As a professional groomer, you’re going to come into contact with dogs that exhibit bad behaviors.

It’s important that you keep in mind why they’re doing what they’re doing, and what the trigger for them may have been. This will better allow you to assess the situation and determine the best course of actions for you to take in response.

3 – You’ll discover useful teaching methods

No, your job as a groomer is not to train your clients’ dogs for them! But as the expert, you can help point your clients in the right direction. The way you become an expert in the first place?

That’s right: through pet grooming school! (Surprised? Didn’t think so.)

Luring, shaping, targeting, capturing, and modeling are all terms you’ll become well acquainted with. They’re also the most frequent teaching methods for dogs. Your grooming course will break down what each one is, and how to utilize them successfully.

In the event that you’re working on a dog with a few misguided habits, you can use it as an opportunity to try correcting that behavior while she is in your care. Afterwards, you can always provide some guidance to her owner, regarding any teaching tips and advice you recommend they try when at home.

4 – You’ll realize why ‘Dominance Theory’ doesn’t work

Ever seen the movie, Snow Dogs? Well, there’s a very memorable scene in which Cuba Gooding Jr. bites the alpha male’s ear, to assure his dominance as the pack leader. He does this because he was told to by a dog expert, essentially claiming it would make any unruly dog fall into line and follow his command.

In reality, what this character did was beyond stupid. Never try this. It can get you really, really hurt. Also, it doesn’t accomplish anything.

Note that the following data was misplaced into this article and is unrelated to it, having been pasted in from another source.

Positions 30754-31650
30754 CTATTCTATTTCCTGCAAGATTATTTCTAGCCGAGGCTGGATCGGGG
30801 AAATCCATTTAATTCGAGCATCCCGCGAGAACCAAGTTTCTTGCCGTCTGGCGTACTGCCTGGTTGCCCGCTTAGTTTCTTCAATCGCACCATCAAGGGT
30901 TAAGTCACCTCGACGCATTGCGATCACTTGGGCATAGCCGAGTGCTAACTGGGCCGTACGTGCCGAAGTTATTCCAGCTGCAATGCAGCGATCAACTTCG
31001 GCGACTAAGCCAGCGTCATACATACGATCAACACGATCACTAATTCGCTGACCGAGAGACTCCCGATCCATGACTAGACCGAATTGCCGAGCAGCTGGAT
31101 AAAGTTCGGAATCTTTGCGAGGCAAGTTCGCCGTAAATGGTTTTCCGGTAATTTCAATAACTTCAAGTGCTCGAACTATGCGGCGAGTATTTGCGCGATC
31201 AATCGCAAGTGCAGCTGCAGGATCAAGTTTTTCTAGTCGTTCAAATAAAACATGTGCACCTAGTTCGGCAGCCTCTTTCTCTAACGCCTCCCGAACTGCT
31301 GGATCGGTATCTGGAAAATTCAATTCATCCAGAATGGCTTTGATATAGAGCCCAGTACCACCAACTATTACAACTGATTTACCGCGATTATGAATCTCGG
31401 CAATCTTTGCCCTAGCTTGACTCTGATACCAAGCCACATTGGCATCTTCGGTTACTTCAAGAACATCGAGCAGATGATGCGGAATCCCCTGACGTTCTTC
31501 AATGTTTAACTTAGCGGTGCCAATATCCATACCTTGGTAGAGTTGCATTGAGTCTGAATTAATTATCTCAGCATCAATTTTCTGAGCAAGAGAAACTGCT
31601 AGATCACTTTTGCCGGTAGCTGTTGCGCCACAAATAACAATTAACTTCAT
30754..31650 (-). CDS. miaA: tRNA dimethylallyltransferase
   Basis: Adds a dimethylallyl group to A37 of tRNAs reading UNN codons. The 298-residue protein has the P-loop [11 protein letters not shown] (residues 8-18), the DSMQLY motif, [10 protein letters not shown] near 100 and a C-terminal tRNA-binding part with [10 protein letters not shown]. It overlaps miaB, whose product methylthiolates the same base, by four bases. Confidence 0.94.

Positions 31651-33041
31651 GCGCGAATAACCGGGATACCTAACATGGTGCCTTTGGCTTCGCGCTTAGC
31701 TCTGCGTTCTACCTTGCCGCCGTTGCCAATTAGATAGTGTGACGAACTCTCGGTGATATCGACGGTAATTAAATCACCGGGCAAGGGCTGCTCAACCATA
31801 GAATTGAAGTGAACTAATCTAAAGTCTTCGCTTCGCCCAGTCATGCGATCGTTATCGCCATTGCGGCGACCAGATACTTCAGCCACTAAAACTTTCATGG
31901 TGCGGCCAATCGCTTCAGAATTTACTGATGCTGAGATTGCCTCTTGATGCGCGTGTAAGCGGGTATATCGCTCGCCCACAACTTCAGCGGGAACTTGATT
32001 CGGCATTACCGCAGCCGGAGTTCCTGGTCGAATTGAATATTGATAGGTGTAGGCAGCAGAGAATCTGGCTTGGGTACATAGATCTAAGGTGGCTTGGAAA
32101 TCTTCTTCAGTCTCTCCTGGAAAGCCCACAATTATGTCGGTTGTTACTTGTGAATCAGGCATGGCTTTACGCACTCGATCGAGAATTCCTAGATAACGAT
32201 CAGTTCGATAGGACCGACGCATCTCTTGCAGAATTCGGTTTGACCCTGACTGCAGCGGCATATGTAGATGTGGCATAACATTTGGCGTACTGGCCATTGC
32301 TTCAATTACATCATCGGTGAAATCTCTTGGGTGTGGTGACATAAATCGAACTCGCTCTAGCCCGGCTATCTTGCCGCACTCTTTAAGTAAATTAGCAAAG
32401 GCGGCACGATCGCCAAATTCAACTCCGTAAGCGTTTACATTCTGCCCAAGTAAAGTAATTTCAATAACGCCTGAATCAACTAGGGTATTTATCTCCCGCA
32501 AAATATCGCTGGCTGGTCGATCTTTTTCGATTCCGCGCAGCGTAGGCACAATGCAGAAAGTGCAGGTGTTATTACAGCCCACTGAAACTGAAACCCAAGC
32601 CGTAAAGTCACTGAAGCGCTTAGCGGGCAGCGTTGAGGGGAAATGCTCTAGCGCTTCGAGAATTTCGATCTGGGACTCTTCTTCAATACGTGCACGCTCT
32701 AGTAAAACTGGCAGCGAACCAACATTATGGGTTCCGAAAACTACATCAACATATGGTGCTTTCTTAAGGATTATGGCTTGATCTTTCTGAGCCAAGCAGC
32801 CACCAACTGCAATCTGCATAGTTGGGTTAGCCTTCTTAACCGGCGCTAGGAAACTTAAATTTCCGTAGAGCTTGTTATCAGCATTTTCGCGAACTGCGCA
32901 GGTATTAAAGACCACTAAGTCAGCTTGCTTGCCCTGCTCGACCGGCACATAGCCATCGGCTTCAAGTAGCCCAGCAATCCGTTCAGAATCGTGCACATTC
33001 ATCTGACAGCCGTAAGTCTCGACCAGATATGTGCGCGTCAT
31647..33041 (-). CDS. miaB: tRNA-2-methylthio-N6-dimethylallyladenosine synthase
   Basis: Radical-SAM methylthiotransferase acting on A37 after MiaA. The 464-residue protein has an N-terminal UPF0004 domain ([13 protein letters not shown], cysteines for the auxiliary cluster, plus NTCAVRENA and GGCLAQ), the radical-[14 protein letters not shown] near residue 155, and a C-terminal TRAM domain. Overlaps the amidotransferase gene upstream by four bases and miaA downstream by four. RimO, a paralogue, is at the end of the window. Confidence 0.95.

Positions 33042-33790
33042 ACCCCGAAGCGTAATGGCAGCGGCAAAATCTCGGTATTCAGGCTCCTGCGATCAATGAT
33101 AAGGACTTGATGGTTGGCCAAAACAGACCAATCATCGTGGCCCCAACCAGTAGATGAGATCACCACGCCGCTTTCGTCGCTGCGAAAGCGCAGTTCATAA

This is just one example of what is called the ‘Dominance Theory’. According to Dominance Theory, a dog will inherently misbehave because she is trying to assert herself as the alpha. The only way to teach them to obey you is to literally show them that YOU are the true alpha. Unfortunately, the measures taken are typically violent in nature.

A reputable pet grooming school will debunk this myth and reveal to you why this theory is in fact false. Just like with Operant Conditioning, this method of training will more often than not result in a dog frequently feels:

  • Scared
  • Threatened
  • Or aggressive

How does this directly affect you? Chances are, you’ll come across a fair share of dogs in the span of your career who have been trained by the Dominance Theory method. The way they’ve been raised by their owner may impact the way they act towards you.

Therefore, you need to know how to appropriately handle the situation, whether that’s finding the right way to calm the dog, or declining service altogether. How you handle it will be up to you – but you’ll be equipped to make that informed decision thanks to the education you received from pet grooming school.

5 – You’ll become a pro at reading a dog

If dogs could talk, your job would be a lot easier. Since they can’t, you’ll need to understand what signals to watch out for. They are the dog’s way of telling you how she’s feeling.

By being able to spot the right signs, you can cater to the dog’s needs. In some cases, you’ll even be able to diffuse a stressful situation before it even begins.

In particularly, pet grooming school will teach you all about calming signals. You’ll learn what they are, why a dog exhibits them, and even how you can use them to gain a dog’s trust!

You’ll also learn what’s known as the Five F’s:

  1. Fight
  2. Flight
  3. Freeze
  4. Faint
  5. Fool Around

Together, they encompass the five instinctive responses any dog can have to a situation. By gaining a mastery of the Five F’s, you’ll be better prepared to handle whatever unexpected scenario that may arise on the job!